The Best Gadgets to Keep Your Kids Entertained Over the Summer Break

By Tom Pritchard on at

If the weather wasn't enough to clue you in, you can't ignore that it's definitely summer now that the schools are closed and the kids are suddenly free from the clutches of teachers and homework. Sadly that leaves us with the problem of keeping them entertained over the next couple of months. School might suck, but it does keep them occupied during the day. To make sure they don't drive you nuts, here are things to keep your kids busy and quiet.


Subscription to Xbox Live Gold or PS+, from £12

Gaming is a big time sink, and when you're playing online there's plenty of time wasting to go around. Now if your kids have a console (other than a PS3), they're not going to be able to do that unless they have a subscription to the right online service. Both Xbox Live Gold and PS+ are available in increments of three months or one year, which is more than you need to keep them occupied shooting n00bs in the latest Call of Duty. [Buy Xbox Live Gold Here / Buy PS+ Here]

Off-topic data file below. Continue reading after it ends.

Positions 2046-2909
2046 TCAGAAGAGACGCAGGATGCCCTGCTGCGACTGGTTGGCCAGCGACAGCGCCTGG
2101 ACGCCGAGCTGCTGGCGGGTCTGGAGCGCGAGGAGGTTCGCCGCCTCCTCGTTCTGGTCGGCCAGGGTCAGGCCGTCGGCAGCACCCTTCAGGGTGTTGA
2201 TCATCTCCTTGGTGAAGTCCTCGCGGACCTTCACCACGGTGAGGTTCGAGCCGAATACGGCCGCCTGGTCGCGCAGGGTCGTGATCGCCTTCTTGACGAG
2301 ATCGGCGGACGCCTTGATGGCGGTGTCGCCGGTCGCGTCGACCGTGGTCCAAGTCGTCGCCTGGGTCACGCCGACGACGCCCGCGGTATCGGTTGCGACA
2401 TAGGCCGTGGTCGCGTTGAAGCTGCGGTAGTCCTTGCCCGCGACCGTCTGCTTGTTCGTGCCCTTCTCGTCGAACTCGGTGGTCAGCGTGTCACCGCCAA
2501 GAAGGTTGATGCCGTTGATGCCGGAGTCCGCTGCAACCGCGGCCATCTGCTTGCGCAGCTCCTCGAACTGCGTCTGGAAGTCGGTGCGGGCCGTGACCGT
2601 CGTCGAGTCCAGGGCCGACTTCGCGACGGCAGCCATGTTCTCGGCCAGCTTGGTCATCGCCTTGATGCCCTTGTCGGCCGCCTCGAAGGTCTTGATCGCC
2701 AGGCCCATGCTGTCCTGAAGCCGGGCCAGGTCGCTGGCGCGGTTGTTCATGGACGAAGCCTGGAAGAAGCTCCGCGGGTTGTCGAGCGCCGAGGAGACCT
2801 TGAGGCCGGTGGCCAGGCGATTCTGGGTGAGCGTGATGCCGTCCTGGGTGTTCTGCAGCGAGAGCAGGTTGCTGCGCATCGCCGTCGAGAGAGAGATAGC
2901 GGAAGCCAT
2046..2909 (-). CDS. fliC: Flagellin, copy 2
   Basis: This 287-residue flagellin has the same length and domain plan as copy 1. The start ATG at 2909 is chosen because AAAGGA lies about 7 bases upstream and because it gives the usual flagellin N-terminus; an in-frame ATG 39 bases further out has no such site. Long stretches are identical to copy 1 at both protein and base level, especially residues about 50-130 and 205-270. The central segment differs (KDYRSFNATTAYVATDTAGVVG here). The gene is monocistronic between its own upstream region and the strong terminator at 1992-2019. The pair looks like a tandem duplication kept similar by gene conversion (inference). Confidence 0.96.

Amazon Fire TV Stick, £35

Television has long been utilised as a mechanical child-minder, and just because television is changing doesn't mean it still can't be. You could sit your kids in front the regular old Freeview TV, but that's only going to lead to complaints that there's nothing on. With the Fire TV stick they can watch whatever they want on demand through a variety of streaming services, or they can listen to a bunch of music. The Stick itself comes with a 30-day trial for Prime Instant Video, which should keep them quiet for a bit, plus unlike Chromecast it has a nice child-friendly remote control. There are also has games on it, in case they get bored of watching films and TV. [Buy it here]


Kano Computer Kit, £120

This is an expensive one, but it has the added bonus of keeping your kids occupied by teaching them something that could be useful in their adult lives. Kano is a set that lets the user build and program your own Raspberry Pi-powered computer. It's designed to be as simple as building something out of Lego, and lets the user program their own games and learn the basics of coding. [Buy it here]